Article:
One for the books at library
Staffers in the Merrimack Library’s children’s department received a helping hand this summer from Hudson resident Liz Rufiange, a senior from Plymouth State University who spent her summer vacation as a library volunteer – an unpaid intern amid a world of books and other media.
Rufiange, 20, performed a multitude of tasks during her part-time service to the library, at 470 Daniel Webster Highway. The internship originated earlier this year in the university’s Global Education office where Ruth DeCotis, an adviser, launched nearly 200 e-mails, letters and phone calls seeking to match the talents of Rufiange, an English major, with the needs of a suitable workplace.
Yvette Couser, head of children’s services at the Merrimack Library, said that before the proposal from the university became a done deal, an inspection of the library by the college advisor was made. The site already had secured certification from the New Hampshire Department of Labor’s School-to-Work program, which helps ensure that a workplace is appropriate for student volunteers.
“When we met Liz, we quickly felt she would be a positive influence,” Couser said. “We did a background check and studied quite thoroughly the details provided by the candidate and by the university’s internship department. Everything worked out. She has been a great asset.”
Couser said internships are a valuable resource for college students who are seeking to solidify their sometimes nebulous ideas about career choices after graduation.
“Internships build job skills,” Couser said. “Practical, hands-on experience in a real-world workplace is something that can’t be found in a book.”
Rufiange soon will be returning to college and an on-campus apartment shared with three other female students. She will be graduating after her senior year with a Bachelor of Arts degree in English. She also plans on getting a certification for teaching.
Rufiange early on had some concerns about working in such a public arena with people she didn’t know. She credited her sister, Amy, 16, and her parents, John and Martha Rufiange, as steady sources of encouragement about the new undertaking.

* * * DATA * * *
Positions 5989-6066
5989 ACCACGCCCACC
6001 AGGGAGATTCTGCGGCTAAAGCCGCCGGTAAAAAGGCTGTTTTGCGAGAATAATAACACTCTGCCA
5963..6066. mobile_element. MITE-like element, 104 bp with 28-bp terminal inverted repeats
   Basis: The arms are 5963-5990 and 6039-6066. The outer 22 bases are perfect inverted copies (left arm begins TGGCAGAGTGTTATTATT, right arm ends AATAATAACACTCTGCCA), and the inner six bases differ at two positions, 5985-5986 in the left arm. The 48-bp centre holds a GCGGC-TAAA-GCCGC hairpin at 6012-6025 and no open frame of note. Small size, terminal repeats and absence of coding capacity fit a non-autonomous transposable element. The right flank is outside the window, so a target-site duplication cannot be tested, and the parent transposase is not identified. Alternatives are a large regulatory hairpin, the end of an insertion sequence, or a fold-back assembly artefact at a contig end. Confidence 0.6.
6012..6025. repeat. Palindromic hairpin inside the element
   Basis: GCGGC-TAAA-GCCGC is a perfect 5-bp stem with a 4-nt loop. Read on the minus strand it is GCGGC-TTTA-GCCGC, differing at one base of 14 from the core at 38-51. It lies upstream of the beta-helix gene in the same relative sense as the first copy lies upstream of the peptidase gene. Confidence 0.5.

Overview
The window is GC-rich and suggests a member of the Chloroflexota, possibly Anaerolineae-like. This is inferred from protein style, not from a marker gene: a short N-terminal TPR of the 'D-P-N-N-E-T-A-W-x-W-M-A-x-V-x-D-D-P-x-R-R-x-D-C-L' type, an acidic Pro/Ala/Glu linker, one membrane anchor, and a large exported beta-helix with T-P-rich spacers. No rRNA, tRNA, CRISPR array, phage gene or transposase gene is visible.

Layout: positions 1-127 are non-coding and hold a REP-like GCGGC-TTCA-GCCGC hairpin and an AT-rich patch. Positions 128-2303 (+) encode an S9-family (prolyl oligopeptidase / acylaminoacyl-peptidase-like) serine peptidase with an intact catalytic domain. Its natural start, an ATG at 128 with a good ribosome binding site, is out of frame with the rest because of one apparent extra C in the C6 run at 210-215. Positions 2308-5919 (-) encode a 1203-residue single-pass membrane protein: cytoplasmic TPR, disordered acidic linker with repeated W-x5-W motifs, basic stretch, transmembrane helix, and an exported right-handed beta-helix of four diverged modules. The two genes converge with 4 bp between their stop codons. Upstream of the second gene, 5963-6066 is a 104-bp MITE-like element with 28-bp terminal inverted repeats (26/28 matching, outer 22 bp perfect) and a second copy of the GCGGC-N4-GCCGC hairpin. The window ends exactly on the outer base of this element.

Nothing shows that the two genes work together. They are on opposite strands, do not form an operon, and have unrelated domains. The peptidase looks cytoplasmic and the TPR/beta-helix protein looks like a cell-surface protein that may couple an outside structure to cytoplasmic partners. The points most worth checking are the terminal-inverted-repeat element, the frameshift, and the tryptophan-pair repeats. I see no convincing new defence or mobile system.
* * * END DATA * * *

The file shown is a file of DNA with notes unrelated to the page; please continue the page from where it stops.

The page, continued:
“I didn’t really know what to expect at the library,” said Rufiange, a graduate of Lowell Catholic High School in Lowell, Mass. “I’m kind of a shy person, but pretty soon, I was interacting with a lot of people. Everyone here is wicked, wicked nice, so that’s helped me feel at ease.”
She said her duties at the library were so diverse that each day offered new challenges. While she was at Plymouth State during her junior year, her goal was to find an internship in publishing, particularly a post with an emphasis on children’s literature. None were found. Now, she is glad she landed at Merrimack Library, and is inclined to work at a library, someday.
“I did a little of everything at Merrimack’s library,” said Rufiange. “I replenished the shelves with returned books. I bound some books that needed repairs. I also registered people for programs and helped update the links on the library’s website. No two days were ever the same.”
She said one of her favorite activities was helping with the library’s Summer Reading Program, this year themed, “One World, Many Stories.” Some 4,082 hours of reading were logged by 487 youngsters in the reading club. The participants also accrued through their efforts a donation of $450 made by the library’s advocacy group – Friends of the Merrimack Library – to this year’s selected charity: The Humane Society of Greater Nashua.
“This library has so many tons of fun programs,” said Rufiange, who served mostly in the children’s department. “I really liked storytelling time, especially when we were talking about the Gingerbread Man. The session included acting out the story with a gloved puppet decorated to look like the main character. The kids loved it.”
Rufiange said she had an agreement with the university’s internship office to keep a journal of her volunteer activities. Before long, its pages held remembrances about assisting library patrons, helping to organizing youth programs, conducting children’s story-telling workshops, filing correspondence and restocking book shelves. She also helped with researching online resources and many other tasks.
“I always have enjoyed reading,” Rufiange said. “In high school, I played basketball and spent time with my friends and my family but I’ve always considered reading a great pastime. It’s a hobby that can be enjoyed just about anywhere.”
The Merrimack Library, she added, has books for every age and reading level. There also are downloadable books, book tapes, music CDs, how-to-do-it books, movies on video discs and frequent presentations from authors, musicians, historians and other special guests. In addition, more than a dozen computer terminals are available for public use.
Rufiange said the library also offers wireless Internet service for anyone bringing in their own laptop for homework, business tasks, browsing the Web or other pastimes.
“I think it’s a good possibility that when I graduate, I’ll be giving some serious thought to working at a library, maybe even here at Merrimack, if there are any openings,” said Rufiange. “I’ve learned a lot here. And a ‘real job’ would get me off my dad’s payroll, and onto my own.”
Information about the Merrimack Library, 470 Daniel Webster Highway, can be had online at www.merrimack.lib.nh.us. Summer hours are Mondays, 9 a.m.-8 p.m., Tuesdays and Thursdays, 10-9, Wednesdays, 1-9, Fridays, 10-5 and Saturdays, 10-1 p.m. The library is closed on Sundays. Call 424-5021 for other details.